over the top


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over the top

1. Beyond a certain limit, threshold, goal, or quota. I was already thinking about buying the new car, but having a test drive in one pushed me over the top. Mrs. Patterson's generous donation has put us over the top to reach our $1 million goal!
2. Excessive or flamboyant; campy; purposefully outrageous. (Hyphenated if used before a noun.) The blood and gore is as over the top as any fan of slasher films might hope. The lead actor's over-the-top performance ruined the play for me.
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over the top

 
1. Fig. having gained more than one's goal. Our fund-raising campaign went over the top by $3,000. We didn't go over the top. We didn't even get half of what we set out to collect.
2. Fig. outrageously overdone. The comedy sketch was so over-the-top that most of the audience was embarrassed.
See also: over, top

over the top

1. Surpassing a goal or quota, as in The new salesmen are excellent; they were over the top within the first six months. [Mid-1900s]
2. Over the parapet of a military trench, as in The lieutenant sent fresh troops over the top. This usage dates from World War I.
3. Extreme, outrageous, as in This comedian's style goes over the top. [Slang; late 1900s]
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over the top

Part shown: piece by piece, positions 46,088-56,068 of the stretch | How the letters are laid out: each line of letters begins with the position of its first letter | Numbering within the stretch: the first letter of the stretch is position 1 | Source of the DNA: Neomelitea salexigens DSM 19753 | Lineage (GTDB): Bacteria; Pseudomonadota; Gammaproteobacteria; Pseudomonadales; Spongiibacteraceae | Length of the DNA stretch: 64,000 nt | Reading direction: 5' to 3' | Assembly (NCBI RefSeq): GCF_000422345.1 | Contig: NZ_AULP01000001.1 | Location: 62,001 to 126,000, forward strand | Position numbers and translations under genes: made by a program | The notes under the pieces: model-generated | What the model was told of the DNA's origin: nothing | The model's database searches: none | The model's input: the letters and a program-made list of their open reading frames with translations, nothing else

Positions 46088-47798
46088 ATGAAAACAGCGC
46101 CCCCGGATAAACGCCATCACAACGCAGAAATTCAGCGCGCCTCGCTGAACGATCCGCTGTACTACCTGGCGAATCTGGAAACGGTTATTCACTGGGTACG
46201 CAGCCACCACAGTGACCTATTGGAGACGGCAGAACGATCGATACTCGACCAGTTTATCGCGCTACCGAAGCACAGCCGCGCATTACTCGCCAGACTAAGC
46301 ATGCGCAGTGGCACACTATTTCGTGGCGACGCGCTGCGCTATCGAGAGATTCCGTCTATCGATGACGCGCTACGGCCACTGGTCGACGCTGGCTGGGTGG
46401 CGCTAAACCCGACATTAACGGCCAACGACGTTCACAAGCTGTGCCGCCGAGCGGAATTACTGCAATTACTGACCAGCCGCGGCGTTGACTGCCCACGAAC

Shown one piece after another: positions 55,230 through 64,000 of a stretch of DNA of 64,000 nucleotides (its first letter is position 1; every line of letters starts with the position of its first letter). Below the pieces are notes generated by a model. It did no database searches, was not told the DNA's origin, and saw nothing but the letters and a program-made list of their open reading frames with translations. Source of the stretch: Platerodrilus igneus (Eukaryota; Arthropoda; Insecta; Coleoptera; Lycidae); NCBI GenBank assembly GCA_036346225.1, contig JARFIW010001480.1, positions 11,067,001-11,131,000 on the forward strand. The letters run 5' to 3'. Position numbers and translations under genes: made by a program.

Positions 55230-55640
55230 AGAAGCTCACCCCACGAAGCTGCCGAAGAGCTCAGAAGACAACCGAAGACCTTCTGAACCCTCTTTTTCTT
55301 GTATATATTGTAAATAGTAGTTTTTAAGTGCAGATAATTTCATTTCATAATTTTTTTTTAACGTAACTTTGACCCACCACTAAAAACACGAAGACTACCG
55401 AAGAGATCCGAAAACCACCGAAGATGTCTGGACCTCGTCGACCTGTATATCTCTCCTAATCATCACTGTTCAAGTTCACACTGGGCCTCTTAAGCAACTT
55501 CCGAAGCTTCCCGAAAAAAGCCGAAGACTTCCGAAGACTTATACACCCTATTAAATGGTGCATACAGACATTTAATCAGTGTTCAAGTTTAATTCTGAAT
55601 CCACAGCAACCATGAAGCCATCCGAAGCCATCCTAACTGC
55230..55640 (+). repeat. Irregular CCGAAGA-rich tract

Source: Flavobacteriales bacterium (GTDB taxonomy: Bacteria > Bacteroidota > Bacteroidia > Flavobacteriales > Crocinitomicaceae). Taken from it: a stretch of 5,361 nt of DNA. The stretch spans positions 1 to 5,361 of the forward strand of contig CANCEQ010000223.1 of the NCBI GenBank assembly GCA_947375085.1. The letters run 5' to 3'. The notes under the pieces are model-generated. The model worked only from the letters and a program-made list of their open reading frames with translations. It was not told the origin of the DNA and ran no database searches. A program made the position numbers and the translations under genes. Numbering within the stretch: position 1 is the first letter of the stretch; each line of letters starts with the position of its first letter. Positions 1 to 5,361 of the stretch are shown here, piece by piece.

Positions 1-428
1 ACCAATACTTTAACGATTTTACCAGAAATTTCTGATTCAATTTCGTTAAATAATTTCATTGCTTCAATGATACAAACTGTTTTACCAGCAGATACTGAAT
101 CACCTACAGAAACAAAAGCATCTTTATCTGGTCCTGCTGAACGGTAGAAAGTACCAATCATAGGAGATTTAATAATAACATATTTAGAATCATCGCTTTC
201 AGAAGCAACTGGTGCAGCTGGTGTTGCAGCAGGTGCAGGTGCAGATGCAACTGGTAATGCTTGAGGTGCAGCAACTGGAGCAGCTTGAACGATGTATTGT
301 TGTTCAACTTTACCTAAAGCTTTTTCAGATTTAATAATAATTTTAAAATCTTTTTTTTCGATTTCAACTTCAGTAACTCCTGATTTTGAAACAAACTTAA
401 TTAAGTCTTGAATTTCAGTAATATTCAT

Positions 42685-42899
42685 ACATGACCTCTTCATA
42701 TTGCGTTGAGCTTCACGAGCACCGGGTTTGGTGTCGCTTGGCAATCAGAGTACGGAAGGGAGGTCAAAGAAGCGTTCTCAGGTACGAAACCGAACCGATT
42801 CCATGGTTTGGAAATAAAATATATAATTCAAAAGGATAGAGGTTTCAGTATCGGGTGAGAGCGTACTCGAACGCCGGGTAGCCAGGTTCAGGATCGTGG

COMMON
1. If you describe something as over the top, you think that it is too extreme. At one point, which I think is a bit over the top, he talks about the collapse of civilisation. Perhaps I was a bit over the top, accusing you of being a traitor. Note: You can also say that someone goes over the top if they do something in a way that is too extreme. Maybe he went a bit over the top with some of his language. Note: You can use over-the-top before nouns. I hate the way models wear all that over-the-top make-up. Note: In informal British English, you can also say that something is OTT. This is an abbreviation of `over the top' and it is pronounced `o t t', as if you were spelling it out. Each design is very different in style. Some are subtle, some gloriously OTT. Note: During the First World War, `to go over the top' meant to climb out of the trenches and run into no-man's land in order to attack the enemy.
2. In a competition or competitive situation, if something puts you over the top, it results in you winning. Competitive schools receive applications from dozens of A-grade students. An extra skill may push a candidate over the top.
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over the top

to an excessive or exaggerated degree, in particular so as to go beyond reasonable or acceptable limits.
The phrase go over the top originated in the First World War, when it referred to troops in the trenches charging over the parapets to attack the enemy. In modern use over the top is often abbreviated to OTT .
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over the top

1. Surpassing a goal or quota.
2. Excessively expressive or dramatic.
3. Over the breastwork, as an attack in trench warfare: "a whole battalion, onto the beachhead, over the top" (Margaret Atwood).
See also: over, top